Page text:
Éamon de Valera Éamon de Valera (, ; first registered as ''George de Valero''; changed some time before 1901 to ''Edward de Valera''; 14 October 1882 – 29 August 1975) was a prominent statesman and political leader in 20th-century Ireland. He served severa ...

Éamon de Valera
used the departure of Edward VIII as an opportunity to remove all explicit mention of the monarch from the
Constitution of the Irish Free State A constitution is an aggregate of fundamental principles or established precedents that constitute the legal basis of a polity, organisation An organization, or organisation ( Commonwealth English; see spelling differences), is an ...
, through the Constitution (Amendment No. 27) Act 1936, passed on 11 December 1936. The following day, the External Relations Act provided for the king to carry out certain diplomatic functions, if authorised by law; the same Act also brought Edward VIII's Instrument of Abdication into effect for the purposes of Irish law (s. 3(2)). A new
Constitution of Ireland The Constitution of Ireland ( ga, Bunreacht na hÉireann, ) is the constitution, fundamental law of Republic of Ireland, Ireland. It asserts the national sovereignty of the Irish people. The constitution is broadly within the tradition of libera ...
, with a president, was approved by Irish voters in 1937, with the Irish Free State becoming simply "Ireland", or, in the Irish language, "". However, the head of state of Ireland remained unclear until 1949, when Ireland unambiguously became a republic outside the
Commonwealth of Nations The Commonwealth of Nations, generally known simply as the Commonwealth, is a political association of 54 member states, almost all of which are former territories A territory is an administrative division, usually an area that is under the ...

Commonwealth of Nations
by enacting The Republic of Ireland Act 1948.


Commemoration

In some countries where the Statute of Westminster forms a part of the constitution, the anniversary of the date of the passage of the original British statute is commemorated as Statute of Westminster Day. In Canada, it is mandated that, on 11 December, the (as the Union Jack is called by law in Canada) is to be flown at properties owned by the federal Crown, where the requisite second flag pole is available.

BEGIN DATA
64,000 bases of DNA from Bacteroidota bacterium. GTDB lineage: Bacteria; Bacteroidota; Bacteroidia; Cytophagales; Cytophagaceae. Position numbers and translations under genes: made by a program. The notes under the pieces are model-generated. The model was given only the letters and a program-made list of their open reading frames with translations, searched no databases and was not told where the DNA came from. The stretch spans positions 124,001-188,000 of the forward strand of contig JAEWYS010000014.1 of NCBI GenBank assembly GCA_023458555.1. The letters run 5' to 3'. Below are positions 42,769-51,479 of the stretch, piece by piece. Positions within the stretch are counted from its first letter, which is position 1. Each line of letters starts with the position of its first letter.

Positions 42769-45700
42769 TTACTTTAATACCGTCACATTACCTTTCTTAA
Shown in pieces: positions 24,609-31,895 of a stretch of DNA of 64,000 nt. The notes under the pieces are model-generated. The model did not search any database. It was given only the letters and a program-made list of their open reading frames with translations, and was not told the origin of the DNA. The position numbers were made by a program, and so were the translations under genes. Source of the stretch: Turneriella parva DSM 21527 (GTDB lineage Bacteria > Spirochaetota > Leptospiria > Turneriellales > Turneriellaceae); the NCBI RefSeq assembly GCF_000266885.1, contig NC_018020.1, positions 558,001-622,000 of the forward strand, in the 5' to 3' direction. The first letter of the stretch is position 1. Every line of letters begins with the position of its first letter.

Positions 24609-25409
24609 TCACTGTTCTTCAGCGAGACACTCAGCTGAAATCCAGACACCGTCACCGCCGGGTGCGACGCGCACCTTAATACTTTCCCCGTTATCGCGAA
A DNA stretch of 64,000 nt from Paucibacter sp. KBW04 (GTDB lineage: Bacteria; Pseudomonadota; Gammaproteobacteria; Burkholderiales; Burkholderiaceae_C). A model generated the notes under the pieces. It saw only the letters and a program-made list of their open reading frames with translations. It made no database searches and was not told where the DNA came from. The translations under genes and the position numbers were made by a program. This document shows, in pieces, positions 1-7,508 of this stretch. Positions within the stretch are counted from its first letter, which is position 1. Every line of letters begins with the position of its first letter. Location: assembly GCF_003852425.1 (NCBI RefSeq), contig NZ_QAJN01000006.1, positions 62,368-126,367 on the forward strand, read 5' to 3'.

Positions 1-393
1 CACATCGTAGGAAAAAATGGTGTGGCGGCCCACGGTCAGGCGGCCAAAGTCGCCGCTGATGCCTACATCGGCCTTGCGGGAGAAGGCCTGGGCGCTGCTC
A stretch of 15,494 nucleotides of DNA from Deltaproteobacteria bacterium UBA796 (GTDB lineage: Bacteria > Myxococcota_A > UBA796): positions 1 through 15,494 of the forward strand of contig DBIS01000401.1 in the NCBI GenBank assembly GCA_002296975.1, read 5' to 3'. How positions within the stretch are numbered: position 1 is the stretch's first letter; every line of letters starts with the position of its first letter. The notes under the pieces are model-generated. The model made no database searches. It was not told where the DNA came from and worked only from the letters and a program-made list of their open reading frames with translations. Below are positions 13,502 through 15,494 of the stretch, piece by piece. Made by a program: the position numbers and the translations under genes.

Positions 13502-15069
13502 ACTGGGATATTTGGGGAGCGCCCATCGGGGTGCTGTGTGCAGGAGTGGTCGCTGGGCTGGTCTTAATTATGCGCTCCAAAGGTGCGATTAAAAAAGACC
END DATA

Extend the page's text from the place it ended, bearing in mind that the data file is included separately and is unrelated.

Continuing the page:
See also

*
Chanak Crisis The Chanak Crisis ( tr, Çanakkale Krizi), also called the Chanak Affair and the Chanak Incident, was a war scare in September 1922 between the United Kingdom The United Kingdom of Great Britain and Northern Ireland, commonly known as t ...
*
Commonwealth of Nations membership criteria Commonwealth of Nations membership criteria are the corpus of requirements that member states and prospective member states must meet to be allowed to participate in the Commonwealth of Nations The Commonwealth of Nations, generally known ...
*
Westminster system The Westminster system or Westminster model is a type of parliamentary A parliamentary system or parliamentary democracy is a system of democratic Democrat, Democrats, or Democratic may refer to: *A proponent of democracy Democracy ...


Notes


References


Further reading

* Bailey, Kenneth H. "The Statute of Westminster." ''Australian Quarterly'' 3.12 (1931): 24-46
online
* Mansergh, Nicholas. ''Survey of British Commonwealth affairs: problems of external policy, 1931-1939'' (Oxford University Press, 1952). * Nicolson, Harold. ''King George V'' (1953) pp 470–488
online
* Plucknett, Theodore FT. "Case and the Statute of Westminster II." ''Columbia Law Review'' (1931): 778-799
online
* Wheare, K. C. ''The Statute of Westminster, 1931'' (Clarendon Press, 1933). * Wheare, K. C. ''The Statute of Westminster and dominion status'' (Oxford University Press, 1953).


External links


Digital reproduction of the Original Act on the Parliamentary Archives catalogue

Australia and the Statute of Westminster
{{DEFAULTSORT:Statute Of Westminster 1931 Commonwealth realms 1931 in law United Kingdom Acts of Parliament 1931
Australian constitutional lawThis category contains articles and cases on Australian constitutional law Constitutional law Constitutional law by country Law Law is a system A system is a group of Interaction, interacting or interrelated elements that act according ...
History of the Commonwealth of Nations Political charters 1931 in international relations Sovereignty British constitutional laws concerning Ireland Australia–United Kingdom relations Canada–United Kingdom relations Ireland–United Kingdom relations New Zealand–United Kingdom relations South Africa–United Kingdom relations December 1931 events Australia and the Commonwealth of Nations Canada and the Commonwealth of Nations Ireland and the Commonwealth of Nations New Zealand and the Commonwealth of Nations
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United Kingdom and the Commonwealth of Nations